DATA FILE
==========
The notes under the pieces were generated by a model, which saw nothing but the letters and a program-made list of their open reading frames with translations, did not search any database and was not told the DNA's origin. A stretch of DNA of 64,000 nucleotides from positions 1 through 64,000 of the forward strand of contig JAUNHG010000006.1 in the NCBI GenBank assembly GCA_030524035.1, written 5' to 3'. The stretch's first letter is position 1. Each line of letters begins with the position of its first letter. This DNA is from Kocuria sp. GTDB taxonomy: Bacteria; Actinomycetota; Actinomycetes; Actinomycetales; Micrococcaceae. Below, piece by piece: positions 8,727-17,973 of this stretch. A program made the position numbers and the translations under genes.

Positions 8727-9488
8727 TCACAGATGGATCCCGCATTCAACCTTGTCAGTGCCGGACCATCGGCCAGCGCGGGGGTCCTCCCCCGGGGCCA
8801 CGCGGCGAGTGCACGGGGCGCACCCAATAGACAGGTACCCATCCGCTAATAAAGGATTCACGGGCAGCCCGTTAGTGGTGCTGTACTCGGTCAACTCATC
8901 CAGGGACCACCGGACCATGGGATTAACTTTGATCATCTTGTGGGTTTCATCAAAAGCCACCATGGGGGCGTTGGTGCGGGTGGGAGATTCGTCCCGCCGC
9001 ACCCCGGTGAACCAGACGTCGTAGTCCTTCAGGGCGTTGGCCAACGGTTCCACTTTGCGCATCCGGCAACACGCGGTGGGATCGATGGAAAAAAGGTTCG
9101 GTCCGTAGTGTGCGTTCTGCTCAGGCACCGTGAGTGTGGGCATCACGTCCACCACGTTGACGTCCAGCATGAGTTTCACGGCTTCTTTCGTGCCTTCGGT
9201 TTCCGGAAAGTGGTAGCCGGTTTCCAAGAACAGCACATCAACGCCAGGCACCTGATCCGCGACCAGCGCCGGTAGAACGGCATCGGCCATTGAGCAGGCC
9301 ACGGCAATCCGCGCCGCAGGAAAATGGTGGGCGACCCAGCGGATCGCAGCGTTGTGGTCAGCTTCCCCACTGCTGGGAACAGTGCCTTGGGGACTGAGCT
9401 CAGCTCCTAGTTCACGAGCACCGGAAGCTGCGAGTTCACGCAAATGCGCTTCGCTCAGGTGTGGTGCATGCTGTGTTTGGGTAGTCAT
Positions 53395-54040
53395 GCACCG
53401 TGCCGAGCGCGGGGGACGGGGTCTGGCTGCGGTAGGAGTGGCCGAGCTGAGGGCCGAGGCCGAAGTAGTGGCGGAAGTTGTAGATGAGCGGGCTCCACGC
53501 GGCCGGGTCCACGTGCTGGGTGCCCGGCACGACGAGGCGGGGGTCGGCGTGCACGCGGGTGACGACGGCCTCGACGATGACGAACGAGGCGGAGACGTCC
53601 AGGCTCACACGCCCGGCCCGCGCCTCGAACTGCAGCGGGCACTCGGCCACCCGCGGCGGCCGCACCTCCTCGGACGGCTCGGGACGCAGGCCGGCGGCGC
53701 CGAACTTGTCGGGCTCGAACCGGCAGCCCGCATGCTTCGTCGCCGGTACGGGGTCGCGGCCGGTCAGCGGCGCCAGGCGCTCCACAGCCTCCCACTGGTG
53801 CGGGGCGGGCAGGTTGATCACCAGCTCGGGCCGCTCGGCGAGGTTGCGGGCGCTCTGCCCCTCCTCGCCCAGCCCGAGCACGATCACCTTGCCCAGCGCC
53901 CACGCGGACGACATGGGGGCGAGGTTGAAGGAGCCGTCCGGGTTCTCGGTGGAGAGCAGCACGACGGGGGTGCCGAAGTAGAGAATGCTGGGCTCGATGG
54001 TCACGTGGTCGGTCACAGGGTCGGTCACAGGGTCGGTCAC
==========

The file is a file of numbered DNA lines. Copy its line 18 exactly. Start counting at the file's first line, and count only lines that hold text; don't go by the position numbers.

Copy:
53901 CACGCGGACGACATGGGGGCGAGGTTGAAGGAGCCGTCCGGGTTCTCGGTGGAGAGCAGCACGACGGGGGTGCCGAAGTAGAGAATGCTGGGCTCGATGG